A man of good humour, fond of cele­bration, sumptuous furnishings and fine clothing, Charles was a subject of gossip, particularly for his numerous mistresses, seven of whom bore him a total of 12 children. But Charles was also an astute statesman, acknowledged for reviving the Royal Navy, reforming laws and taxes to encourage commerce and overseas trade, and supporting the arts and sciences. The Restoration period was the beginning of an age of unbridled optimism, ripe for new ideas and bold undertakings.

But Charles’s dissolute ways were a financial burden. His numerous mistresses and children and the maintenance of Whitehall Palace (then Europe’s largest, sprawling over 23 acres of grounds) were a great drain on the nation’s purse. Charles saw mercantile opportunities as a means to satisfy his insatiable desire for money to fund his grandiose dreams. The expansion of trade and commerce became national concerns, and the king formulated many of his national policies, including wars, through the lens of commerce.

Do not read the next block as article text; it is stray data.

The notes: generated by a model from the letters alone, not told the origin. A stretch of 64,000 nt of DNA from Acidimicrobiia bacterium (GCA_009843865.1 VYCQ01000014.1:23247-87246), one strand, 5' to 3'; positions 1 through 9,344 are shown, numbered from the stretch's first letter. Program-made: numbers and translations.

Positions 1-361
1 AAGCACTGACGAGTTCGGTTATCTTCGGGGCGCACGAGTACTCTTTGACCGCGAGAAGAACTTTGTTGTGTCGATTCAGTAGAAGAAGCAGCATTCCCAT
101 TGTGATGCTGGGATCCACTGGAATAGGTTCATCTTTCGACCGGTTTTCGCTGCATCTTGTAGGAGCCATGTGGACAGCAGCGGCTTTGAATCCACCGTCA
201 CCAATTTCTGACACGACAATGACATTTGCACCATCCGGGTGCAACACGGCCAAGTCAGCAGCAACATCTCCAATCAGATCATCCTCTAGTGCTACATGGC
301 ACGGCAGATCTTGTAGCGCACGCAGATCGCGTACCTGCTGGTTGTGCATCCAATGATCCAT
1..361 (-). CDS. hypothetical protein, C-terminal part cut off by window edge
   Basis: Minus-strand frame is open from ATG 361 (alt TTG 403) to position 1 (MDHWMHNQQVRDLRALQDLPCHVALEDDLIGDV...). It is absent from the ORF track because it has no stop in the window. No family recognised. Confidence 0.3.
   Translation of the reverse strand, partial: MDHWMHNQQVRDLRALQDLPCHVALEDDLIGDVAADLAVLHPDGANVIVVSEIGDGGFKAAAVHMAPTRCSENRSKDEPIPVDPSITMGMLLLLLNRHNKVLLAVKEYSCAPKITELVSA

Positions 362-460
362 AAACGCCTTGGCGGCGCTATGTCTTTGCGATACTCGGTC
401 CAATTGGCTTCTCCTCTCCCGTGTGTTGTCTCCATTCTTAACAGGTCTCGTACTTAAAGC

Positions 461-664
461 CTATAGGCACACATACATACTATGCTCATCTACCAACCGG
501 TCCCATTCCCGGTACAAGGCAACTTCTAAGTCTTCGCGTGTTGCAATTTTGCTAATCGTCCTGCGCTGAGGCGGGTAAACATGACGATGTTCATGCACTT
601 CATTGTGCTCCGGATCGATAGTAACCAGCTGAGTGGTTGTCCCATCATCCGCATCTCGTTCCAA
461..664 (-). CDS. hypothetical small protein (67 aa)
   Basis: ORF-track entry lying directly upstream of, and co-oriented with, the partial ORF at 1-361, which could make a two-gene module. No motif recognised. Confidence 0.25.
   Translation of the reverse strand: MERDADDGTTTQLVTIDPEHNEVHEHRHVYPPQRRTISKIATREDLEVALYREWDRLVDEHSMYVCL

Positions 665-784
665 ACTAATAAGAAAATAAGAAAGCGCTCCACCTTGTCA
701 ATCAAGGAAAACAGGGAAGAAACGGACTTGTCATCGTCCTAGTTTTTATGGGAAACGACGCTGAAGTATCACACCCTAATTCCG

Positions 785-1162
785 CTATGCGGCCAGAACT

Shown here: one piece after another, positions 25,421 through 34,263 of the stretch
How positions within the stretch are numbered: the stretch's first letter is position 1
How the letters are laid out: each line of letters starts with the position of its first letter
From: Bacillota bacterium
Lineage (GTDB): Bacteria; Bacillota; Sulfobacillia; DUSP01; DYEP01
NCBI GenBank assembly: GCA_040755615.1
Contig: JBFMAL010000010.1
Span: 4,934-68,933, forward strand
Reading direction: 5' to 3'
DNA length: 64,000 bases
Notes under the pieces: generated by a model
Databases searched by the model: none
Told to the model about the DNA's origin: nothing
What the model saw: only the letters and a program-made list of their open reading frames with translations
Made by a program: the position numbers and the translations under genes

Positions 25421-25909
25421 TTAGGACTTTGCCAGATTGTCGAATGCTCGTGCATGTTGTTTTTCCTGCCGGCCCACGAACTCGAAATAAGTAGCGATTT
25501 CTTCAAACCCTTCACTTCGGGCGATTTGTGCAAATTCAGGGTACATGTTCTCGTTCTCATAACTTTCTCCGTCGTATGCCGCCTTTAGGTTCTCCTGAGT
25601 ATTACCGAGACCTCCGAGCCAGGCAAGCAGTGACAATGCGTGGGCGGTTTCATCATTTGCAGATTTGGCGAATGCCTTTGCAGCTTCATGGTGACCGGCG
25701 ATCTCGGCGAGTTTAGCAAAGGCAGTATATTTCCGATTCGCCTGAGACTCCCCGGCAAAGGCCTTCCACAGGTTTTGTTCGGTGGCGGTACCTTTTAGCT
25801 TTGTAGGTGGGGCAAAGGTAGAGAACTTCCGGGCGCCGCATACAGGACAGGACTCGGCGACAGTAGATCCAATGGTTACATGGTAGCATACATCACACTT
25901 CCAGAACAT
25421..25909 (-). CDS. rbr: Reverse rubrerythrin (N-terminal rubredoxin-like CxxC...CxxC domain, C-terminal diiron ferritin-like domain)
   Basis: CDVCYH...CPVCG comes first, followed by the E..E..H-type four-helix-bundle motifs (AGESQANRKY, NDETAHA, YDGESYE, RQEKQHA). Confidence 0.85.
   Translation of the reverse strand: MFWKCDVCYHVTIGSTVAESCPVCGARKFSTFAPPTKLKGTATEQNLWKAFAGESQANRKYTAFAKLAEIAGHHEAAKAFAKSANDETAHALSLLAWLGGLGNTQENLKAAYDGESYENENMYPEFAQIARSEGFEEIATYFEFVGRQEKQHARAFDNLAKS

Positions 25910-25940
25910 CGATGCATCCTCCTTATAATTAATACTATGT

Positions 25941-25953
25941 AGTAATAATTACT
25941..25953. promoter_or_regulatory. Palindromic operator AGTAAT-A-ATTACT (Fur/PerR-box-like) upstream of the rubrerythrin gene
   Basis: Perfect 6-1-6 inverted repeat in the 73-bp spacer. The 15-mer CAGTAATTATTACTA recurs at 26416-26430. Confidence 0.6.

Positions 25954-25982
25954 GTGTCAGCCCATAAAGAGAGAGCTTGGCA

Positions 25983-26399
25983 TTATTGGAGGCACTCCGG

He was also receptive to a plan that could make him money while damaging the prospects of the French, with whom England was frequently at war, by undercutting their trade from the St. Lawrence. The English knew that the prosperity of the French colonial outposts was based on a highly profitable trade in quality furs. Other members of the English court also perked up at the scheme put forth by the two French travellers, a scheme that promised to shaft the French in the fur trade while making a profit for themselves. The plan was the genesis of one of England’s most storied commercial enterprises.

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Painting about Hudson's Bay Company
Courtesy of the Hudson's Bay Company
A painting of the Nonsuch, one of the HBC ships, returning to London in 1669.

The Kernel of an Idea

Although partners in many escapades, Groseilliers and Radisson were very different. They were brothers-in-law, one young and charismatic, the other grizzled and contemplative; Groseilliers was approximately 20 years older than Radisson. Both had spent the bulk of their lives on the fringes of French colonial settlement along the St. Lawrence.